Canadian town is using beet juice to de-ice the roads

Beet juice used to de-ice roads.

What’s weirder — or at least less pungent — than de-icing roads with cheese brine, like they do in some Wisconsin counties? How about doing the same thing using a beet juice-based road treatment, like the British Columbia town of Williams Lake? In fact, even better: Combine the two, and maybe add some traction in the form of walnuts. Tastiest clear roads ever!

Williams Lake, which averages more than 75 inches of snow a year, has already put down almost 9,000 gallons of beet juice. The town hopes this will be a cost-saving measure, because unlike sand, the beet juice doesn’t have to be cleaned up when the season is over.

In an attempt to better deal with the snow and ice that builds up on the roads, and to cut down on the use of salt and sand, Williams Lake in December began to experiment with Beet 55, a slightly sticky mix of sugar-beet juice and saline. It’s brown and doesn’t stain.

Read the full story here.

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About jensera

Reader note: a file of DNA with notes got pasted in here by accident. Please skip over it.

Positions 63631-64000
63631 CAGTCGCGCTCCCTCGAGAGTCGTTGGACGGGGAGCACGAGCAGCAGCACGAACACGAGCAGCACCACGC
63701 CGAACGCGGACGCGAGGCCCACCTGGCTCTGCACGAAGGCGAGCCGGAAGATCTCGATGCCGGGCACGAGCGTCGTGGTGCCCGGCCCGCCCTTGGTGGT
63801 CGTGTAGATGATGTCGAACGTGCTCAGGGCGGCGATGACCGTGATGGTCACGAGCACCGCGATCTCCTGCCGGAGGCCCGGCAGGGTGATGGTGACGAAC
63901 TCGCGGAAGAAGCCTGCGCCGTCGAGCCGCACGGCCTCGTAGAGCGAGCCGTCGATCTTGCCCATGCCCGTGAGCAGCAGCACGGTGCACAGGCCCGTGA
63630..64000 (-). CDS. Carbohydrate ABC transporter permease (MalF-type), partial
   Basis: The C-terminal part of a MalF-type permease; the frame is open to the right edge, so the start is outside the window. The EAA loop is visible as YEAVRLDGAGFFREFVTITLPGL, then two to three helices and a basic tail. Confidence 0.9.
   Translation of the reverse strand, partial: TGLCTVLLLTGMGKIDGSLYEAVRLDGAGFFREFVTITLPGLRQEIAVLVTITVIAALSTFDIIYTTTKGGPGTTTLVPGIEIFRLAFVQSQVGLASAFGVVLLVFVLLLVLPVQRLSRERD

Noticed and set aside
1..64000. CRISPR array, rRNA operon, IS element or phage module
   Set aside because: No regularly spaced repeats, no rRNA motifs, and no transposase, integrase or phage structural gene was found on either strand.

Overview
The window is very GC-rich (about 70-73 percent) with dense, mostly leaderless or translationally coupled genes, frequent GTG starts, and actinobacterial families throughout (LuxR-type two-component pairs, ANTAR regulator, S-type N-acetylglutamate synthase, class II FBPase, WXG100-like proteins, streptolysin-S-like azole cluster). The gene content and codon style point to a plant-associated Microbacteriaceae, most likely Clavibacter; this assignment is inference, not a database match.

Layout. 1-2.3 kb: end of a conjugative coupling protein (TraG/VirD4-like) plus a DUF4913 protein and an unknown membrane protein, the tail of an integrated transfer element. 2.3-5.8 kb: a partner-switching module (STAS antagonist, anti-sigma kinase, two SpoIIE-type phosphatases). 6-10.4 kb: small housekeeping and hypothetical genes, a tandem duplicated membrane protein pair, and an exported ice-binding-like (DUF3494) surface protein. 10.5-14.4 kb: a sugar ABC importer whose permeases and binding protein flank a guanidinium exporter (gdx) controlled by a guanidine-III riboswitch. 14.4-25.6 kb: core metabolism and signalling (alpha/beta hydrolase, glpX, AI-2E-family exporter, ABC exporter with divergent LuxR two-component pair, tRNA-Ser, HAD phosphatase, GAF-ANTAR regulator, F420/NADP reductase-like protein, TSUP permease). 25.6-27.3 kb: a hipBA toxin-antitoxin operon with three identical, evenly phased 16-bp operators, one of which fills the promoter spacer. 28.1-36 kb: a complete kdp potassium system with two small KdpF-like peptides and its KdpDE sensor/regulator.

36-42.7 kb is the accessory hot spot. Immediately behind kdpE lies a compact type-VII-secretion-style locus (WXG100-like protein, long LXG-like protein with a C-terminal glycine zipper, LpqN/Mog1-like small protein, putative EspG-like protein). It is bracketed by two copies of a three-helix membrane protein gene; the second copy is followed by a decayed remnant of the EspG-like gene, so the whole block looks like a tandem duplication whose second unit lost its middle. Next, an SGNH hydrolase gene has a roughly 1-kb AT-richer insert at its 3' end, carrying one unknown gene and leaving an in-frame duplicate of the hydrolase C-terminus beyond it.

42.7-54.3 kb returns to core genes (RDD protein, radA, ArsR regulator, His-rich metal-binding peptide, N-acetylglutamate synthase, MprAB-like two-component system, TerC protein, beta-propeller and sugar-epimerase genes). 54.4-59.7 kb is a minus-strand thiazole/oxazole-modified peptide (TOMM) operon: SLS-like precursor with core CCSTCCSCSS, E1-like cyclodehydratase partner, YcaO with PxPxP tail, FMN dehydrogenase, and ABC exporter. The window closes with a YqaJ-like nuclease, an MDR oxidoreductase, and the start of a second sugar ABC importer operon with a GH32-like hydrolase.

Jennifer Harrington is a Toronto-based illustrator, writer and graphic designer. She illustrated the best-selling children’s book series 'A Moose in a Maple Tree,' which includes the titles 'A Moose in a Maple Tree,' 'The Night Before a Canadian Christmas' and 'Canadian Jingle Bells.' She is also the owner of JSH Graphics, a boutique graphic design agency that specializes in print and web advertising. With her latest project, Eco Books 4 Kids, Jennifer has partnered with illustrator Michael Arnott to create a series of ecologically-themed ebooks for children. Her next book, 'Spirit Bear,' is due for release in the Summer of 2013. Jennifer offers two different school presentations for her 'Moose in a Maple Tree' collection, an illustration demonstration and a Christmas concert series, which can be booked at www.amooseinamapletree.com. She will be taking bookings for school readings of 'Spirit Bear' beginning in October 2013.

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